7 Ways to Prepare for a Baby Without Shopping

Expectant parents are the target of many a marketing ploy. We want the best for the bundles of joy we are anxiously awaiting, and most of us go shopping to accomplish that. But guess what? The most meaningful preparations new parents can make for their babies don’t involve you pulling out your pocket book.

After reading this Becoming Minimalist post, I started thinking about what I think are the best ways for expectant mamas to ready themselves for their new babes.

Click through to read seven ways to prepare for a baby without going shopping:

 

 

 

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  • Take It Slow 1 of 7
    Take It Slow
    The time before your baby arrives is too often filled with long to-do lists and stress to finish projects around the house. A new baby will flip your schedule upside down. Make sure to take time with your partner and for yourself, because time will be on short supply for the next few months.
  • Skip the Alarmist Baby Books 2 of 7
    Skip the Alarmist Baby Books
    It seems it is impossible to avoid "What to Expect When You Are Expecting" as a pregnant woman, but I think it's highly overrated. It is supposed to be a self-help guide, but with its alarmist tone and condescending attitude it becomes a handbook for every worst-case scenario imaginable. After spending a few hours perusing this book, it's easy to become paranoid that every little ache, pain, or irritation is a sign that something is terribly wrong. Do yourself a favor and direct your concerns to a birthing instructor, midwife, and/or doctor (as the author, Heidi Murkoff, is none of these things).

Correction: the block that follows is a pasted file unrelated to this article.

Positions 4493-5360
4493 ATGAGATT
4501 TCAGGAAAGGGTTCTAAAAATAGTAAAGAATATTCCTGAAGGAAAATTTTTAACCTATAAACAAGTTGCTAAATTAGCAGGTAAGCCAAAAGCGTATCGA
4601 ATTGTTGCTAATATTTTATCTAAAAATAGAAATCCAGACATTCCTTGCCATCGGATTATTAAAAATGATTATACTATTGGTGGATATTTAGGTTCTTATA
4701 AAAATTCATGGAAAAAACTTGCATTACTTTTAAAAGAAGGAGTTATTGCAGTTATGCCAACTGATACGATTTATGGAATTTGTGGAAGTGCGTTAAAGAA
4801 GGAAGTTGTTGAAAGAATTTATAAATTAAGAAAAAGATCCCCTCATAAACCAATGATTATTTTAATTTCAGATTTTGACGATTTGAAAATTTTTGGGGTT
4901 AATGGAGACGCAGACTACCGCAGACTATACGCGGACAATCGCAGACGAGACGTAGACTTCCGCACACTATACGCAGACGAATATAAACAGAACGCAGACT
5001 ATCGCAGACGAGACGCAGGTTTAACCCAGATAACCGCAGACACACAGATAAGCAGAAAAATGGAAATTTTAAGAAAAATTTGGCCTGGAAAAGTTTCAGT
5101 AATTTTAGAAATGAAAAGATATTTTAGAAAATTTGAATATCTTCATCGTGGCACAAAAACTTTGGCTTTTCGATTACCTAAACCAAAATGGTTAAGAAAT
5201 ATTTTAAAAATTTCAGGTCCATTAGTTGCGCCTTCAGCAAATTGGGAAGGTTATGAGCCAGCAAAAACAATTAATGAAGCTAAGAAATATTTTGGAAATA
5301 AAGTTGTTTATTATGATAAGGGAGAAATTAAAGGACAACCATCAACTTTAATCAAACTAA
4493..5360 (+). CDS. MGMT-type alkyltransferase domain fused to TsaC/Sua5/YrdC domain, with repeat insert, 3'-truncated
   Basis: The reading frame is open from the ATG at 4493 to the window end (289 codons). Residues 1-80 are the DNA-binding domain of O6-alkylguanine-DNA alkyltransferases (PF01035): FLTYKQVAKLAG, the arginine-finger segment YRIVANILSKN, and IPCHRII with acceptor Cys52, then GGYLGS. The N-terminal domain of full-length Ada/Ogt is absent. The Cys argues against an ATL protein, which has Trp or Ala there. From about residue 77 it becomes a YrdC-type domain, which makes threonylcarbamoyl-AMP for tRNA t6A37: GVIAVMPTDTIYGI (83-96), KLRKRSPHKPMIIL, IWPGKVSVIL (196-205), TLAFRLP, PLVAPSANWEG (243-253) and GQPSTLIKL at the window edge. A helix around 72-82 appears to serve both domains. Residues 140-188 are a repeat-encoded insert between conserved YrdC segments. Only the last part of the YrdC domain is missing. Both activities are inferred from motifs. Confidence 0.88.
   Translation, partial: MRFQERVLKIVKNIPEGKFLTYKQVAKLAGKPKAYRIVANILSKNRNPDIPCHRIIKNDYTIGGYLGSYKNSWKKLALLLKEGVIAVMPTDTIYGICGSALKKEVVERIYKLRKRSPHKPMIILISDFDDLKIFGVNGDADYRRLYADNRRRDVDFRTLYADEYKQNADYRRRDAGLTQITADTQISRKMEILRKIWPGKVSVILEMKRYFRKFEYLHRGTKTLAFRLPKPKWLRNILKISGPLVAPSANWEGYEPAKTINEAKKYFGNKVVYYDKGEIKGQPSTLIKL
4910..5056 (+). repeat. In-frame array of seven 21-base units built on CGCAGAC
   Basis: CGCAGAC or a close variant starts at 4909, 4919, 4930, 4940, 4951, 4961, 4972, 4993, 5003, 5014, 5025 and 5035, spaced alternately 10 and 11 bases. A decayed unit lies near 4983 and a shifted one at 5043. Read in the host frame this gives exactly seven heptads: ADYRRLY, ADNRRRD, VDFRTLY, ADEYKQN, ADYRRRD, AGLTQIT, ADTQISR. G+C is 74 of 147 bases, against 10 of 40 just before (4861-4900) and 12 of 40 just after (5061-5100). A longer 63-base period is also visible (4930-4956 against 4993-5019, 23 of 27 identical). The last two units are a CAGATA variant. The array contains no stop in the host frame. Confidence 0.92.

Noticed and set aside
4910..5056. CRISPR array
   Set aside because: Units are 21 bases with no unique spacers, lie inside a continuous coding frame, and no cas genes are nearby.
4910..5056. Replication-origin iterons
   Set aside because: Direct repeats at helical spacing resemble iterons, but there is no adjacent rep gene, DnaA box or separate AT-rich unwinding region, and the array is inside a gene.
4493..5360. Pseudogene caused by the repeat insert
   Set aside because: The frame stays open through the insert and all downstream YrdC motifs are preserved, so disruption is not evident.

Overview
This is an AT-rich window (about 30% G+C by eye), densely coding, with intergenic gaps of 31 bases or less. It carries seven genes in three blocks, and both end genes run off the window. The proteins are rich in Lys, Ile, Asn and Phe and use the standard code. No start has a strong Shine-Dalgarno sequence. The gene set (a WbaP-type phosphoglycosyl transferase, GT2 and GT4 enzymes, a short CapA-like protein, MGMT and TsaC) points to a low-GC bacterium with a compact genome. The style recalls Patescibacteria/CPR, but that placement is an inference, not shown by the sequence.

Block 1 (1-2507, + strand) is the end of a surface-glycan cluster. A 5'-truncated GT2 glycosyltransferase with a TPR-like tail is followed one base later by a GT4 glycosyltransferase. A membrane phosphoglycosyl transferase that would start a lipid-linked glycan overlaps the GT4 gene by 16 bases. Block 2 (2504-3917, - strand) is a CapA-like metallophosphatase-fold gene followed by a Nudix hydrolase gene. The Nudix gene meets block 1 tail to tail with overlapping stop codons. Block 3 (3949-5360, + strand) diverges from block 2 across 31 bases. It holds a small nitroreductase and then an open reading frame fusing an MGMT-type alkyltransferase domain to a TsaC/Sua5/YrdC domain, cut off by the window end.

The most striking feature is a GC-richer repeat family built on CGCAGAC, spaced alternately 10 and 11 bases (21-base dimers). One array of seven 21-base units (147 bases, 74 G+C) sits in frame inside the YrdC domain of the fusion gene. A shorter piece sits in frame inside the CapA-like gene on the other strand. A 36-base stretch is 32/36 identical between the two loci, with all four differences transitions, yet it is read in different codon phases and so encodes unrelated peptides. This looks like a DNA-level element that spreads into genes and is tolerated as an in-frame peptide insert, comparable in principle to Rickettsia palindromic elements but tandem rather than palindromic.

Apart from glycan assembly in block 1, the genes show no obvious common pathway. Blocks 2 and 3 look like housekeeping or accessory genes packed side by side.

Click here to buy from Amazon
  • Sleep 3 of 7
    Sleep
    Everyone and their dog will tell you how exhausting motherhood is. They will tell you to stock up on sleep now because you won't be getting any in the foreseeable future. Obviously sleep can't be stocked, but you can, and should, learn to take sleep where you can find it.
  • Borrow 4 of 7
    Borrow
    Babies"R"Us will try to convince you that you need at least 150 items on your registry. When I looked at the recommended registry list, I nearly had a panic attack. The thing about most baby gear is that at the rate your baby grows and develops they may only use or enjoy any of those items for weeks at a time. (Or they may not like it at all, I am looking at you, bouncer.) Find a way to borrow transitional baby gear. Your friends and family will probably be grateful it will be put to use!
  • Prepare for Your Birth 5 of 7
    Prepare for Your Birth
    One of the best ways to get ready to have a baby is by actually preparing to give birth (shocker!). Take a birthing class, and I don't mean an eight hour marathon class the weekend before the baby arrives. Enroll in a thoughtful class with an instructor you trust. We used the Brio method and were grateful to feel so prepared when labor came.
  • Build a Community 6 of 7
    Build a Community
    You will gain more from talking with your friends and family about their birth and baby experiences than from almost any other source.
  • Relax 7 of 7
    Relax
    Worry less about the nitty gritty. Your baby won't notice if it is wearing the perfect vintage item from Etsy or if the nursery is completely perfect. It's easy to get caught up in paint colors and fabric samples, but babies do just as well in a nursery stocked with a crib and some diapers as they do in a room decked out in the hippest decor. Just make an effort to be there for your baby. That, they will notice.

What preparations do you think are most important?

Read more of Madeline’s writing at Uber Chic for Cheap.
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